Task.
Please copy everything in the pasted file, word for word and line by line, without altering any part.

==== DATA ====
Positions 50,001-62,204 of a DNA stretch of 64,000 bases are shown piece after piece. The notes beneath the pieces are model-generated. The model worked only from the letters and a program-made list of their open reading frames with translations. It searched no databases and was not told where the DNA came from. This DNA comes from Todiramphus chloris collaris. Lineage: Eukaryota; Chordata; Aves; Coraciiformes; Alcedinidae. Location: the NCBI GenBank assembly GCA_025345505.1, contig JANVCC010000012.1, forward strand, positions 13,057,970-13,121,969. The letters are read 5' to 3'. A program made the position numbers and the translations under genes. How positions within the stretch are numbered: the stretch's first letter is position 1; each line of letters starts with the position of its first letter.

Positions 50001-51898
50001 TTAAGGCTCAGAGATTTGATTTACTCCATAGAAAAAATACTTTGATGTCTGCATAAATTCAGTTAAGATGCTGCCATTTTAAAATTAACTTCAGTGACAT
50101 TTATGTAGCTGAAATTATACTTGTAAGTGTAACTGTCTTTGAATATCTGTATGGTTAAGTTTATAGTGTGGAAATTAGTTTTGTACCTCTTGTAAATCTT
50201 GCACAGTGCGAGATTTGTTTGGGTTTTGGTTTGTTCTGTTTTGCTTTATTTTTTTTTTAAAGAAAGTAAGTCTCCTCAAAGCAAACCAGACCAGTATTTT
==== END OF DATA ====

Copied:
Positions 50,001-62,204 of a DNA stretch of 64,000 bases are shown piece after piece. The notes beneath the pieces are model-generated. The model worked only from the letters and a program-made list of their open reading frames with translations. It searched no databases and was not told where the DNA came from. This DNA comes from Todiramphus chloris collaris. Lineage: Eukaryota; Chordata; Aves; Coraciiformes; Alcedinidae. Location: the NCBI GenBank assembly GCA_025345505.1, contig JANVCC010000012.1, forward strand, positions 13,057,970-13,121,969. The letters are read 5' to 3'. A program made the position numbers and the translations under genes. How positions within the stretch are numbered: the stretch's first letter is position 1; each line of letters starts with the position of its first letter.

Positions 50001-51898
50001 TTAAGGCTCAGAGATTTGATTTACTCCATAGAAAAAATACTTTGATGTCTGCATAAATTCAGTTAAGATGCTGCCATTTTAAAATTAACTTCAGTGACAT
50101 TTATGTAGCTGAAATTATACTTGTAAGTGTAACTGTCTTTGAATATCTGTATGGTTAAGTTTATAGTGTGGAAATTAGTTTTGTACCTCTTGTAAATCTT
50201 GCACAGTGCGAGATTTGTTTGGGTTTTGGTTTGTTCTGTTTTGCTTTATTTTTTTTTTAAAGAAAGTAAGTCTCCTCAAAGCAAACCAGACCAGTATTTT